Levick’s Introduction to Cardiovascular Physiology 6th edition (2018) [PDF] download
Levick’s Introduction to Cardiovascular Physiology 6th edition (2018) [PDF] download action potentials a. Depolarization makes the membrane potential less negative (the cell interior becomes less negative).
b. Hyperpolarization makes the membrane potential more negative (the cell interior becomes more negative).
c. Inward current is the flow of positive charge into the cell. Inward current depolarizes the membrane potential.
d. outward current is the flow of positive charge out of the cell. Outward current hyperpolarizes the membrane potential.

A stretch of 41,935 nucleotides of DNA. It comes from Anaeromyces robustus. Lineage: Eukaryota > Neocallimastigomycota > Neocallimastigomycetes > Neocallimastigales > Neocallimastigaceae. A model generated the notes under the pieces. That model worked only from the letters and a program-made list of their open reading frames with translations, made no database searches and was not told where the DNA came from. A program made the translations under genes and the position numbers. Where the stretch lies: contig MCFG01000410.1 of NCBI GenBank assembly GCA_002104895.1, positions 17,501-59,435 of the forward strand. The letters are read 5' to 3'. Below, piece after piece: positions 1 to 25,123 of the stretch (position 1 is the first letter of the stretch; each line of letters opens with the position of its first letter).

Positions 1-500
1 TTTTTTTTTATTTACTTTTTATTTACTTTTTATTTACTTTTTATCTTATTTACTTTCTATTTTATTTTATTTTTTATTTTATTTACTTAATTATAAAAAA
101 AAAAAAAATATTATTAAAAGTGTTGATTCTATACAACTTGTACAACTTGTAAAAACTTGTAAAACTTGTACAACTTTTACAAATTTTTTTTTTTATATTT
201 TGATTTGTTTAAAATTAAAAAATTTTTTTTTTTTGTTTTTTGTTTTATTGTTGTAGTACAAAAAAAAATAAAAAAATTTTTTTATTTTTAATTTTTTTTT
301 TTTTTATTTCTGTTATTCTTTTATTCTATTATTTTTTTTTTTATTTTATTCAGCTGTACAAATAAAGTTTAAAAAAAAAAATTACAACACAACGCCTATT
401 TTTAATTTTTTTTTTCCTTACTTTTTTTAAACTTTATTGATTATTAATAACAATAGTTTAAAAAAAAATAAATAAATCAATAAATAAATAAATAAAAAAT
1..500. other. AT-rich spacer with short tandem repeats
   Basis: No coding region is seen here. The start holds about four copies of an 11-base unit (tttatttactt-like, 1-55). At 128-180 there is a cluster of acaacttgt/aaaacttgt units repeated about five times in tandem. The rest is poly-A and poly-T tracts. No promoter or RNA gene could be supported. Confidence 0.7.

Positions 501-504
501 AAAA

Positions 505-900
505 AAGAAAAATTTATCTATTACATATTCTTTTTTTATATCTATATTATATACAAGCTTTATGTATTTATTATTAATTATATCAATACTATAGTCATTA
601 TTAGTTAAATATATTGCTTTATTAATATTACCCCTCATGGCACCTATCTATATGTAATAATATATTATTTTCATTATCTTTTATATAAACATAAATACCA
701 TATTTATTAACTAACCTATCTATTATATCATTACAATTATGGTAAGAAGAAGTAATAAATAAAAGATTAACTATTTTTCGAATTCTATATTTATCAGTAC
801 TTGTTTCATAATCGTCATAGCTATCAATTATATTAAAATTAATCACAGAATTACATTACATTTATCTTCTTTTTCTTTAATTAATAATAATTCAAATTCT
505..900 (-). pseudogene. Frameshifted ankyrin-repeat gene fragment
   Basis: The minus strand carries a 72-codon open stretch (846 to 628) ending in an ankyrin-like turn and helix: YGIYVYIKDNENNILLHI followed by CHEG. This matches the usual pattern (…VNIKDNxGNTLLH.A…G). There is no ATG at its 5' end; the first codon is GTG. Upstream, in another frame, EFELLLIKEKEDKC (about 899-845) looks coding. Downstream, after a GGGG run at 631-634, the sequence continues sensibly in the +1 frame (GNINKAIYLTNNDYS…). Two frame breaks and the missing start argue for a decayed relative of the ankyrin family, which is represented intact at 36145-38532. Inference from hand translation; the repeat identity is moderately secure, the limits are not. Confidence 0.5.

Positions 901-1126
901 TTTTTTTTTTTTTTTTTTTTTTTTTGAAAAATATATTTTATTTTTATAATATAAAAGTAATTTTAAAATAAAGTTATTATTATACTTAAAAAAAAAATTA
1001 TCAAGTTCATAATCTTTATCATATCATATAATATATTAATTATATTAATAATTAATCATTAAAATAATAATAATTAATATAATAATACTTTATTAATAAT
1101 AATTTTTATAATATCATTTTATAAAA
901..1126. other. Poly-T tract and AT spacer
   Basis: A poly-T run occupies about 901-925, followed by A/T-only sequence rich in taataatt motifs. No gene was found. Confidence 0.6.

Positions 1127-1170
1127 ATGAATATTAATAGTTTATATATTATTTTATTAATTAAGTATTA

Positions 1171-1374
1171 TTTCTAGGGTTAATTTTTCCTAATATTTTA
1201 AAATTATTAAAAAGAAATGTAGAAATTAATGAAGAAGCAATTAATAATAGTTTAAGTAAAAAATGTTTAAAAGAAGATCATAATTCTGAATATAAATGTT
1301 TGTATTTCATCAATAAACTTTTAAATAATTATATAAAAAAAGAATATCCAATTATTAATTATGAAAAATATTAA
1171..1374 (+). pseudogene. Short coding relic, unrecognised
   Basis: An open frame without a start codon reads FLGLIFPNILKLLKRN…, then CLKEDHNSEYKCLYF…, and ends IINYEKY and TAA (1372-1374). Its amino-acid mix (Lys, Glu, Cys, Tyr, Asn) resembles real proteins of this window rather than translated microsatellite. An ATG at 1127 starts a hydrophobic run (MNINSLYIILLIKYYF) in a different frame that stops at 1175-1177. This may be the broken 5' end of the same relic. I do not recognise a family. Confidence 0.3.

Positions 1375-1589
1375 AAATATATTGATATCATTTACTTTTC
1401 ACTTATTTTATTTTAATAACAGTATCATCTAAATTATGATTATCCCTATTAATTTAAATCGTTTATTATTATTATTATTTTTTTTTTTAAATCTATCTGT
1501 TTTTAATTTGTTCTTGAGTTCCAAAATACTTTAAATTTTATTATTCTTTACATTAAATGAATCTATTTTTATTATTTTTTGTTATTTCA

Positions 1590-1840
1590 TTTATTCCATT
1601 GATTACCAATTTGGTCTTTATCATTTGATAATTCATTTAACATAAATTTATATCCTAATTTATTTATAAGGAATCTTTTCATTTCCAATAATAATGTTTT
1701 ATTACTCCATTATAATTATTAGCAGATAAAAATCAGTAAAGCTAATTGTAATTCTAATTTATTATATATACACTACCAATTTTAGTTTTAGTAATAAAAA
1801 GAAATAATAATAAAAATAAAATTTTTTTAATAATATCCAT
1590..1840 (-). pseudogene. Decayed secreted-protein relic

e. action potential is a property of excitable cells (i.e., nerve, muscle) that consists of a rapid depolarization, or upstroke, followed by repolarization of the membrane potential.
Action potentials have stereotypical size and shape, are propagating, and are all-or-none.
f. Threshold is the membrane potential at which the action potential is inevitable. At
threshold potential, net inward current becomes larger than net outward current.
The resulting depolarization becomes self-sustaining and gives rise to the upstroke of
the action potential. If net inward current is less than net outward current, no action
potential will occur (i.e., all-or-none response).
2. Ionic basis of the nerve action potential (Figure 1.6)
a. resting membrane potential
■ is approximately −70 mV, cell negative.
■ is the result of the high resting conductance to K+, which drives the membrane potential toward the K+ equilibrium potential.
■ At rest, the Na+ channels are closed and Na+ conductance is low.